Before The Old Bodleian Library
The story of the Old Bodleian Library begins over 400 years ago in medieval England, and its tale is one of many twists and turns, peppered with familiar and unfamiliar names that, combined, created this iconic Oxford landmark of learning.
The University of Oxford dates back to 1096. Its first library was founded in the 14th century following the will of Thomas Cobham, then Bishop of Worcester, who bequeathed a considerable collection of books to the university. The books were housed in what became Oxford’s first library, north of the University Church of St Mary the Virgin on the High Street.
The library expanded during the 15th century, following a second bequeathment of books; Humphrey, the Duke of Gloucester, brother of Henry V, provided a generous collection of manuscripts between 1435 and 1437. To accommodate the growing collection, all of the university’s books were moved to a new room built above the Divinity School in 1488. This room is still referred to as Duke Humfrey’s Library.
However, following 1488, the library’s funding was slashed. The library could no longer afford to grow its collection of books or keep an eye on its existing texts. Its furniture was sold and a huge chunk of its previously large collection had gone missing.
By the 16th century, the library had fallen into such neglect and disrepair that its story might have ended were it not for a student who graduated from the university in 1588. His name was Thomas Bodley, and he would be the reason for the library’s modern nickname: “the Bod”.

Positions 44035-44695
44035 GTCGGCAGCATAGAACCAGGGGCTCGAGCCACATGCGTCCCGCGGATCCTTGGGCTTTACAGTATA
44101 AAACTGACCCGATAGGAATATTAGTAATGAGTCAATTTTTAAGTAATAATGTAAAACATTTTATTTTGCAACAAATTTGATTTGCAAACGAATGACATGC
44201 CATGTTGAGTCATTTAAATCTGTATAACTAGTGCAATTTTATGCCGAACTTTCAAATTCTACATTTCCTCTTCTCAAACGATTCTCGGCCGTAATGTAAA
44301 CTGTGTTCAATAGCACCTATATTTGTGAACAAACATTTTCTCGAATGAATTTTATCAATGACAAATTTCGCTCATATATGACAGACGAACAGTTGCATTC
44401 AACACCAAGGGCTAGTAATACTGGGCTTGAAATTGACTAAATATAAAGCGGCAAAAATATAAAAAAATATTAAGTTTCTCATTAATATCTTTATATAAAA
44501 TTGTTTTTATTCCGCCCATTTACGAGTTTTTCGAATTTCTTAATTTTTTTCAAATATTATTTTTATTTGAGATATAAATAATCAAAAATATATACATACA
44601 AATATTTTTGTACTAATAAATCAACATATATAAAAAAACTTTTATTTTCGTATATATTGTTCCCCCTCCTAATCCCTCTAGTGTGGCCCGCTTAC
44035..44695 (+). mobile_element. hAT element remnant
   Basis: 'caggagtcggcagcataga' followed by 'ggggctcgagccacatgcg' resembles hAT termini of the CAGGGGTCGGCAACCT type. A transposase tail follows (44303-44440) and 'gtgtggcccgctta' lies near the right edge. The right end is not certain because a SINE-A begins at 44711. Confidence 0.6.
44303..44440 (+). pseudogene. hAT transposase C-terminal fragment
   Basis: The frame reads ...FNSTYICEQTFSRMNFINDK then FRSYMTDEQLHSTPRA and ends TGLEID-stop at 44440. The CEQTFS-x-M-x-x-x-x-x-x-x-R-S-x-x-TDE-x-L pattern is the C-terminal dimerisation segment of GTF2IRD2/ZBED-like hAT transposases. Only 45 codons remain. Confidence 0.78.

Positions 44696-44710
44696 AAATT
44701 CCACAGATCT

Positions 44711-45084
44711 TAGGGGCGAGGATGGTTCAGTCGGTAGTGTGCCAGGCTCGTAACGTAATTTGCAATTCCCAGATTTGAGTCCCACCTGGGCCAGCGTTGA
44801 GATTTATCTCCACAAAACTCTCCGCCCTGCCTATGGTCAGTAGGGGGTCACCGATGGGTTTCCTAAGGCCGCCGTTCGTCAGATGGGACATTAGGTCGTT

Who was Sir Thomas Bodley?
The Old Bodleian Library owes its name and continued existence to a man called Sir Thomas Bodley. But who exactly was he?
Born in Exeter in 1545 to a well-off Protestant family, Bodley's formative years were spent in Geneva, Switzerland, hiding with his family to avoid the persecution of Protestants under Mary I’s rule.
After Mary I’s death, the Bodley family returned to England and Thomas was sent almost immediately to Magdalen College, Oxford. He received a Bachelor of Arts degree in 1563 and went on to become a Fellow of Merton College.
Perhaps due to his upbringing on the continent, Bodley showed a talent for learning languages. He became a lecturer at his alma mater, specialising in Ancient Greek before returning to Europe to study abroad.
With a few more languages under his belt, Bodley returned to England but was quickly sent back to Europe again - this time on behalf of Queen Elizabeth I. While working as a diplomat, Bodley visited France, The Netherlands and Denmark where he was able to put his aptitude for languages to good use.
Bodley returned to England for the final time in 1598. After resigning from his post as a diplomat and MP, his attention moved back to his beloved university and its neglected library.
To do this, he renovated the building, expanded the collection and secured funding to ensure the library’s long-term survival. Perhaps most importantly, Bodley negotiated the library’s right to own a copy of every book printed in England with the Stationers’ Company, a legally-binding contract which is still in place today.
The Bodleian Library Collection
The Old Bodleian Library is just one of the university libraries under the collective name of Bodleian Libraries at the University of Oxford.
Interestingly, the Bodleian Library and iconic Radcliffe Camera building are linked by a series of underground corridors called The Gladstone Link.
The Old Bodleian Library contains an estimated 13 million items, including 1.25 million map sheets, 20,000 atlases, manuscripts and archives as well as sheet music. Here is a brief taste of the kind of fascinating objects you can find in Old Bodleian Library:
- The Magna Carta: The Bodleian Library has four copies of the 1217 version of Magna Carta, a foundation of English common law and an influence for the U.S Constitution.